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From "Rob Gregory" <Rob.Greg...@ibsolutions.com>
Subject RE: Tabbed browsers sharing session - work around.
Date Tue, 05 Oct 2010 09:03:49 GMT
Chris,
See comments below:-

> Rob,
> 
> On 10/4/2010 7:27 AM, Rob Gregory wrote:
> > Using the hostname doesn't really guarantee a unique session for example
> > if I click new tab and paste the URL into the new window I suspect the
> > browser will see the same session from the first tab.
> 
> Note that you haven't changed the hostname in this case: you've just
> cloned a browser window (or "tab" if you prefer to call it that).
> 
> > In our application
> > the user can then change the environment with disastrous consequences
> > when updating the database.
> 
> Sounds like you need to be pretty careful. Is it possible you've built a
> fragile application?

Some legacy parts of the application became fragile when the browsers started sharing sessions
and this fix has been implemented to work around that fact.

> 
> > Did you implement anything to stop the
> > session sharing at this level. What I did was to use the window.name
> > attribute to allow tracking of browser instances and compare this when
> > doing the session timeout checking and this way I am able to redirect
> > any further browser opens into new sessions.
> 
> That's pretty fragile: relying on client-side javascript for anything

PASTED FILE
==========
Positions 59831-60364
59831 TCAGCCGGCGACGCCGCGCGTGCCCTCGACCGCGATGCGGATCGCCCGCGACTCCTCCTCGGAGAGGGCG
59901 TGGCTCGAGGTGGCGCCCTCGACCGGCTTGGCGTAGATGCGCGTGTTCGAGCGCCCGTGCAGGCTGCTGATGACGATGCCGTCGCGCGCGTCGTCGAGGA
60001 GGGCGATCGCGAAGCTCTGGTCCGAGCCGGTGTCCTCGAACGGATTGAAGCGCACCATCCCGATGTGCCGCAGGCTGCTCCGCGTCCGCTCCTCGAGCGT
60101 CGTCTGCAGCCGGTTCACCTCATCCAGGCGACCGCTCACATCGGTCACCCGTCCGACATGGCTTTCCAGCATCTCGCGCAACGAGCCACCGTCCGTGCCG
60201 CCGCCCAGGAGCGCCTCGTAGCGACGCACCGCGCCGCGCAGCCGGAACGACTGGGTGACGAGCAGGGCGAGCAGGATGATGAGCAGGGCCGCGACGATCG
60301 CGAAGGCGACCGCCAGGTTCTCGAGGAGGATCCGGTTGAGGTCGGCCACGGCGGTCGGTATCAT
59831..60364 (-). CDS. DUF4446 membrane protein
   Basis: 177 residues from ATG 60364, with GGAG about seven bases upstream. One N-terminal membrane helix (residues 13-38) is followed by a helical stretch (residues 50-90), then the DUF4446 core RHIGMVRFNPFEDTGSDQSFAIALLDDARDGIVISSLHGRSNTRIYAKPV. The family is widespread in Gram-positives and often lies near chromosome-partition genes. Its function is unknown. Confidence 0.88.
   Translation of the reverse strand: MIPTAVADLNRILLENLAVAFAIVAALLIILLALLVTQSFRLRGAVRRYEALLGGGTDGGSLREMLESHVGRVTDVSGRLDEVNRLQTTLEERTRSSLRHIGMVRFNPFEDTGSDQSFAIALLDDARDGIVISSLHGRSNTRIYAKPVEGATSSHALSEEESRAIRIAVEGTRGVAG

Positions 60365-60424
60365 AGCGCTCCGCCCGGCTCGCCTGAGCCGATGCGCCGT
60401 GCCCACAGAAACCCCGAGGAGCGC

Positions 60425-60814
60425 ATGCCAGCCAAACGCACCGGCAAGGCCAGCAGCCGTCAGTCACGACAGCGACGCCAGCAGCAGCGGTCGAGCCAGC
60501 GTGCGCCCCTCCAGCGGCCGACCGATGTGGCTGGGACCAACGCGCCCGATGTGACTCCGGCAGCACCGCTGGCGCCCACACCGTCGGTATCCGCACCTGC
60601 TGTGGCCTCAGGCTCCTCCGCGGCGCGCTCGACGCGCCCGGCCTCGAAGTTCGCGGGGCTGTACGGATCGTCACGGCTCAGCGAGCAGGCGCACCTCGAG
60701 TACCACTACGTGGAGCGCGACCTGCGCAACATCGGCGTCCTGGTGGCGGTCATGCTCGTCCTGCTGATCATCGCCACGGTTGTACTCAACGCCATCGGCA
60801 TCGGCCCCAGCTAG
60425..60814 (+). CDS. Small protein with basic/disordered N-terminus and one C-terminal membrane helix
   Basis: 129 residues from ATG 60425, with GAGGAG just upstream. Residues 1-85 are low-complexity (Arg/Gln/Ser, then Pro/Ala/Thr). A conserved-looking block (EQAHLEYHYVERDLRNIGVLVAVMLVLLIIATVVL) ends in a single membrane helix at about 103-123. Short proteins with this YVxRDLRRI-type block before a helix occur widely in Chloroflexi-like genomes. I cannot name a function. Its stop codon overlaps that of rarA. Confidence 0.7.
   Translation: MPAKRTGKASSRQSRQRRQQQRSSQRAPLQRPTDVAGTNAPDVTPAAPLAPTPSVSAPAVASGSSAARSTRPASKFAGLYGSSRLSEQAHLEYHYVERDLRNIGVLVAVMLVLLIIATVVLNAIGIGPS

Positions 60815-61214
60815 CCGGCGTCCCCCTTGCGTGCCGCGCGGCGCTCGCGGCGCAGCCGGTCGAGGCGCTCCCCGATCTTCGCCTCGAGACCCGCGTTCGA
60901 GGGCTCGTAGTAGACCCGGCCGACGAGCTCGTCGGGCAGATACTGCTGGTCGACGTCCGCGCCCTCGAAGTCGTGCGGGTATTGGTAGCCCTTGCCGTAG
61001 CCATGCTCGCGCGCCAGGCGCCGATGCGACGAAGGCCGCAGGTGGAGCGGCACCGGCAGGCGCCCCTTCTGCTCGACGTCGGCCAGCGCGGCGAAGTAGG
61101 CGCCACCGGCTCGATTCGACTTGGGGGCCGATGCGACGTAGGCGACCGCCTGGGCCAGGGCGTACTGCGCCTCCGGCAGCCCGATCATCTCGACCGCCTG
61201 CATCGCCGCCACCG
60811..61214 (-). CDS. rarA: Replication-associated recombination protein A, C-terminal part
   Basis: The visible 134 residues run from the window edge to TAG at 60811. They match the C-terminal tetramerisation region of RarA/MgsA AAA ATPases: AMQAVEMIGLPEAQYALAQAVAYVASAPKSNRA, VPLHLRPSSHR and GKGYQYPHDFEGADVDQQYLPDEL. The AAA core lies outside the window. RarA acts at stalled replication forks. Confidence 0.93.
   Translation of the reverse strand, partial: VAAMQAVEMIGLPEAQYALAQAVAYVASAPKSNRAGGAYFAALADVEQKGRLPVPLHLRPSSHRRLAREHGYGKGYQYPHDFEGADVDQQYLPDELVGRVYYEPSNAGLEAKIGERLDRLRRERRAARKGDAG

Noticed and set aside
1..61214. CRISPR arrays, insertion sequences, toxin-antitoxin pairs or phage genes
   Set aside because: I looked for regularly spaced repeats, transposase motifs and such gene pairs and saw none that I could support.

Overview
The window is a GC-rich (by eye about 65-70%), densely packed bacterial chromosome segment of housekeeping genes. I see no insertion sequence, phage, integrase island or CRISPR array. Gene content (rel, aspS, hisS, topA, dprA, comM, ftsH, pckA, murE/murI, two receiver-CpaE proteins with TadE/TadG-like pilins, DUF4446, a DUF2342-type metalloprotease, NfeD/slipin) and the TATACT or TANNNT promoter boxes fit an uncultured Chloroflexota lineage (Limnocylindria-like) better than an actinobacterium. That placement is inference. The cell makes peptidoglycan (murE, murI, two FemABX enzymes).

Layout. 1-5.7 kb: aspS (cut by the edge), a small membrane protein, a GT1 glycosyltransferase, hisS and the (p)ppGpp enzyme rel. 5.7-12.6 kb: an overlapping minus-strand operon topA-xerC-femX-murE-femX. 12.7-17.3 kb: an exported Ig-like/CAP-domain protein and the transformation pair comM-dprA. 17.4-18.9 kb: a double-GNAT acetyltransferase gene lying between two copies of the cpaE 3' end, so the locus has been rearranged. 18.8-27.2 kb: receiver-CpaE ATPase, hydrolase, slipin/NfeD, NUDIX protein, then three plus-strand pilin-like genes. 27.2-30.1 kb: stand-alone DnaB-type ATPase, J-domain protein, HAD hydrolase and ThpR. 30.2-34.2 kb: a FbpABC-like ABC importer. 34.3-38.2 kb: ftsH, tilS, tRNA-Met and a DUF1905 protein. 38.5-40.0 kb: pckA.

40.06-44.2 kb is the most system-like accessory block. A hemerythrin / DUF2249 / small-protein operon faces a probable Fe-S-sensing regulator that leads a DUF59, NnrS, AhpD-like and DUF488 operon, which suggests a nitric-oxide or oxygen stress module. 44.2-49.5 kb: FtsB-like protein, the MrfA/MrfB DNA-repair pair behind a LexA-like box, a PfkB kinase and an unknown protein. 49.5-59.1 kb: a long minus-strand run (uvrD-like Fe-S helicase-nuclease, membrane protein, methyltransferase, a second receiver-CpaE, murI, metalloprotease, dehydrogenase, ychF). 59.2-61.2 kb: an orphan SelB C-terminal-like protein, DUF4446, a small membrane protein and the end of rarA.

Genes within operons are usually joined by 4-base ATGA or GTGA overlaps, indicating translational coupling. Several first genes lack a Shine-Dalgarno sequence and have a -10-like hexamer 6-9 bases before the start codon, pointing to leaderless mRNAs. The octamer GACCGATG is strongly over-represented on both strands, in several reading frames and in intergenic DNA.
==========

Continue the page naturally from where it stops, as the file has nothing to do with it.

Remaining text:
> security-related is very foolish.

I do not rely on javascript for security, it is used to provide a means of tracking open browser
sessions.
The worst a client could do would be to remove the window.name which would result in a new
session being generated. 

> 
> > With the exception of WEB-INF (which was due to tomcat no longer seeing
> > that as a WEB-INF call because I have my unique-id in the path) do you
> > see any security faults in what I am doing?
> 
> Many: disabling javascript on the client side will break your security.
> An attacker overriding the javascript will break your security.

The application has been security audited and after fixing a few issues is now very much secure.
Disabling javascript wouldn't break the security model but we do require javascript to be
enabled for correct functionality. 

To clarify I do not rely on javascript for anything security related and purely use this as
a means of detecting the user has an existing browser window open. The window.name property
is the only way to determine unique browser instances at the moment and even this is flawed
if the browser is opened by a hyperlink containing a named target! I think browser manufacturers
need to address this issue and provide some unique identification between browser requests.
Until then I have no choice but to work-around this session sharing.

Thanks again for your input,
Rob

> 
> - -chris
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